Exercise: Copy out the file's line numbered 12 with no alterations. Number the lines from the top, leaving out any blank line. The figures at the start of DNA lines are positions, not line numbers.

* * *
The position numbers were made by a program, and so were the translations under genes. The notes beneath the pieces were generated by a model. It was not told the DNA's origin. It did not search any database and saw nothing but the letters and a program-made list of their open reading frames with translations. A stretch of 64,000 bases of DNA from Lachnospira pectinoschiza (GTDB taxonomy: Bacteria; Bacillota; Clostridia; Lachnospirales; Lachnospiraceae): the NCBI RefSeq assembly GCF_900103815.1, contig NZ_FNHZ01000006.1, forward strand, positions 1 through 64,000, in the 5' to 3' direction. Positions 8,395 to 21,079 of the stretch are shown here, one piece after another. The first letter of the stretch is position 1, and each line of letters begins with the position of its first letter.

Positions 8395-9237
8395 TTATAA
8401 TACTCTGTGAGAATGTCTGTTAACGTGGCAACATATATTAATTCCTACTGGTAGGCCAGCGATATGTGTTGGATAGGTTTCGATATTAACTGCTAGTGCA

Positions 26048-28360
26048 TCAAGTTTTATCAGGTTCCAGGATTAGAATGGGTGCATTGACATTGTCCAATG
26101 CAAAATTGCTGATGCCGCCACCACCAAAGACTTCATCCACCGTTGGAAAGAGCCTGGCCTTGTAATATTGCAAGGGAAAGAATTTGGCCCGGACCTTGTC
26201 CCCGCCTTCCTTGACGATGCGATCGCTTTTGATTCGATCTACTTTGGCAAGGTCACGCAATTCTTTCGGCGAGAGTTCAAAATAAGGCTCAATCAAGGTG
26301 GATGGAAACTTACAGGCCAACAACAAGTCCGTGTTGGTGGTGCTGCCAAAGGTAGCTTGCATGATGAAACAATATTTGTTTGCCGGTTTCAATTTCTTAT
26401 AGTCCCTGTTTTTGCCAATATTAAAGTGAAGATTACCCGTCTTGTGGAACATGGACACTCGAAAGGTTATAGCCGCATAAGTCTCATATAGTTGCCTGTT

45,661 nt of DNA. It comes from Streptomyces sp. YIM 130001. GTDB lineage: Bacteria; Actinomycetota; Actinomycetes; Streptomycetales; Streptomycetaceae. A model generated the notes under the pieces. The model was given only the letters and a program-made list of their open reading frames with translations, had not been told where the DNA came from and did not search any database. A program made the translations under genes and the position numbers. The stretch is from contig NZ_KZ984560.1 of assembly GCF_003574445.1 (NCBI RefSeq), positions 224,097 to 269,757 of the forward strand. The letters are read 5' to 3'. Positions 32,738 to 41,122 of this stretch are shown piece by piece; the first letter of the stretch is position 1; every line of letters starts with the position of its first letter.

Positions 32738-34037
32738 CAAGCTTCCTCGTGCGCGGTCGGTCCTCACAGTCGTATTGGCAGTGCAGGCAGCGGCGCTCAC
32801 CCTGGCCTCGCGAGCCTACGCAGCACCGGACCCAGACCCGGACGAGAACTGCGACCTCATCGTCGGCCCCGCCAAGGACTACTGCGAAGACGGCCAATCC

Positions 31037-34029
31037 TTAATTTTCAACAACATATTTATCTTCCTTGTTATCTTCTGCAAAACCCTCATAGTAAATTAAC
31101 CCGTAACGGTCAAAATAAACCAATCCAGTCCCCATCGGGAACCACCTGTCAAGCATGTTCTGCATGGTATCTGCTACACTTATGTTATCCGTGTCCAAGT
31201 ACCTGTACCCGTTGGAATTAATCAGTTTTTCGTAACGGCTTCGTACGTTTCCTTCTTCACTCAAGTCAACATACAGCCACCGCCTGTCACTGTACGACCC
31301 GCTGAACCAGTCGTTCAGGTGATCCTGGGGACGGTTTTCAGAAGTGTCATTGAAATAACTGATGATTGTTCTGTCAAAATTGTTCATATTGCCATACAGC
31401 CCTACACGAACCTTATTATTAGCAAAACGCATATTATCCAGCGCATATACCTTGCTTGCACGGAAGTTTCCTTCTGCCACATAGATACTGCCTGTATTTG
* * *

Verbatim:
Positions 32738-34037